Fully Explained: How to ride the Shinkansen (Japanese bullet train)

I remember being scared about riding the Shinkansen! Not that I’m frightened of vehicles that travel at the speed of light (Disclaimer: hyperbole used), but I hadn’t had much experience in traveling by train, let alone the famed Shinkansen!

I believe Shinkansen is operated by JR (there are many different companies involved in the metro scene, as discussed here).

Let me tell you about my super comfortable and enjoyable bullet train experience in Japan. Even as I write this, I can remember the palpable excitement I felt during my first ride.

I rode the shinkansen twice. Once from Tokyo to Osaka. From Osaka, I took the regular metro to get to Kyoto, and stayed in Kyoto for 8 nights. I took shinkansen from Kyoto back to Tokyo.

Flashing my tickets; about to enter Platform 18. English and Japanese on display.20170306_101754.jpg 20170306_101751.jpg

Buying the ticket

Do NOT go to the machines – they are for people who actually know the system. Unless you’re a Japanese local, or a shinkansen connoisseur who knows what he’s doing, be humble, and go to the service desks. All the employees at the desk speak adequate English to be able to help you with purchase, and any questions. I had done some research beforehand about getting on the shinkansen, and I still had surprises!

Two fare tickets that will get me from Tokyo station to Shin-Osaka station (You would think it would take you to Osaka station, but nope, it goes to Shin-Osaka station; “Shin” means “new”). 20170306_102022 nozomi super express to Hakata edite.jpg

What’s written on the ticket?: I got the “Super-Exp”(ress) that only stops at major stations. You’ll also notice “(Reserved)” on the ticket; I let loose and bought a premium seat, which I heard has more leg room. Paid a total of 14,310 yen. Approx $200 CAD! Yup, it’s expensive as fuck (but it was worth it). The price difference between reserved vs. non-reserved was 830 yen (approx. $10 CAD). If I’m already spending around $200 bucks for a 2.5 hour ride, I wasn’t going to sweat about an extra $10. Fare price changes very frequently, depending on the time.  You can choose between window and aisle seat when you buy the ticket, and your seat is written on the ticket. The window seat gets sold out quickly.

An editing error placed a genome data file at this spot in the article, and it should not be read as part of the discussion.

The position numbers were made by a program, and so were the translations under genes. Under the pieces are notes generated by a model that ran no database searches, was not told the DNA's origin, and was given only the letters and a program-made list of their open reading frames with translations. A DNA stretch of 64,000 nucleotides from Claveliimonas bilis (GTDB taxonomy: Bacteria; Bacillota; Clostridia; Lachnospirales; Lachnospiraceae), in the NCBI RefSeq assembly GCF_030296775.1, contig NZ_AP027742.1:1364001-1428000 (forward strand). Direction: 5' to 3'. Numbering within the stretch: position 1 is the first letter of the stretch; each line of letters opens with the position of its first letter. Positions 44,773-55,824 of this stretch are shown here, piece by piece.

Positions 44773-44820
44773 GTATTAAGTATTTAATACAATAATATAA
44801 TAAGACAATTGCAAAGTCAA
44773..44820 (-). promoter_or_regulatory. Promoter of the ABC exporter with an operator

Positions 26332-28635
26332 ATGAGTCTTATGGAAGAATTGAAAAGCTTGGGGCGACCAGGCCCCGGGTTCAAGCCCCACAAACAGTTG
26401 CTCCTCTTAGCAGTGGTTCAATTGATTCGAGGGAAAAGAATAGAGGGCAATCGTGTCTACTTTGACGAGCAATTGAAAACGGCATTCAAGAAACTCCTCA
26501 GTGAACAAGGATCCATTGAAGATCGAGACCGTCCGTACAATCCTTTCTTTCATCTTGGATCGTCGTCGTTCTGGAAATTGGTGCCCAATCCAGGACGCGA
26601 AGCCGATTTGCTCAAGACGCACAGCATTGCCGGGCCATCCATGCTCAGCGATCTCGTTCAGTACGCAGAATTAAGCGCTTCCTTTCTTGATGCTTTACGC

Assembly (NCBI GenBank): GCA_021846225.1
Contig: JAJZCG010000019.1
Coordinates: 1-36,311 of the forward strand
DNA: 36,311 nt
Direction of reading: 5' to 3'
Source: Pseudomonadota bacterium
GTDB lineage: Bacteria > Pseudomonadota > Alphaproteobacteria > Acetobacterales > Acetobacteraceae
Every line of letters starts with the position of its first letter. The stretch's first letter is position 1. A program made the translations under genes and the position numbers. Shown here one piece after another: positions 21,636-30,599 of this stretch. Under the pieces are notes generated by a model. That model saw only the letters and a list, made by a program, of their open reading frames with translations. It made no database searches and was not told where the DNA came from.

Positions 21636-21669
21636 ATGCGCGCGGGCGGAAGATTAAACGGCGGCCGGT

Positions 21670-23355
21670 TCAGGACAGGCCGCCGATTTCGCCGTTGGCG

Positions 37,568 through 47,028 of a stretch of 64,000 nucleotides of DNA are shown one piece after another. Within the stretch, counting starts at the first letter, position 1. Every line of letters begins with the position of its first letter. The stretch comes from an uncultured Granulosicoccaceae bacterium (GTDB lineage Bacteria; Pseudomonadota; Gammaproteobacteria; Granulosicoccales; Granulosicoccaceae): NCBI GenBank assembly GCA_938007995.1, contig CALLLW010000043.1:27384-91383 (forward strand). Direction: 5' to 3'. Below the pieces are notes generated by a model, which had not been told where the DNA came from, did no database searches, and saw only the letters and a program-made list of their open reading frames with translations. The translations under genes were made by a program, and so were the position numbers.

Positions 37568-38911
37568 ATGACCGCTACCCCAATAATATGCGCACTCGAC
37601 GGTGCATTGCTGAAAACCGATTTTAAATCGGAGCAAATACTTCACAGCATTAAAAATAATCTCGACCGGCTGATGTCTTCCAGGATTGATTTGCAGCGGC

The first thing the shinkansen desk employee asked me for was my used metro ticket stub, that I had used to get to Tokyo station in the first place. I gave it to him, and it seems that he deducted the 140 yen service charge, which he crossed out at the bottom of the second ticket. Thanks, man.

Why are there two tickets?: Beats me why they had to split into two tickets. I got stuck at the platform entry machine, because I didn’t know which ticket to put into the feed of the machine. Turns out you feed both, overlapping each other, at the same time, and the machine somehow knows to accept both tickets and let you enter. Don’t forget to grab the tickets when the machine feeds it back to you after you pass through the machine!!!

How fast is it? Car vs. Shinkansen vs. Bus: By car, it would have taken 6 hours, but the shinkansen only takes 2.5 hours to get to Osaka. The trains come pretty frequently. I bought the tickets at service desk on the day of travel, but I heard you should buy tickets in advance for long weekends and such, as the locals are also on the move during those golden times. There also express buses, and most people take the night buses that take about 6 hours one-way. Buses are a LOT cheaper, I think they were half the price of the shinkansen! However, I am not a fan of bus rides, and I was set on riding the shinkansen and eating ekiben inside the train.

Getting on the train

My train at Platform 18! 20170306_101915.jpg

But before getting on, of course, I had to purchase an ekiben. Ekiben is the standard term for a bento box eaten on the train. There are many shops in the station, and booths at the platform right by the trains, that sell a variety of ekibens. The contents of each box is on display, so you can just look and choose.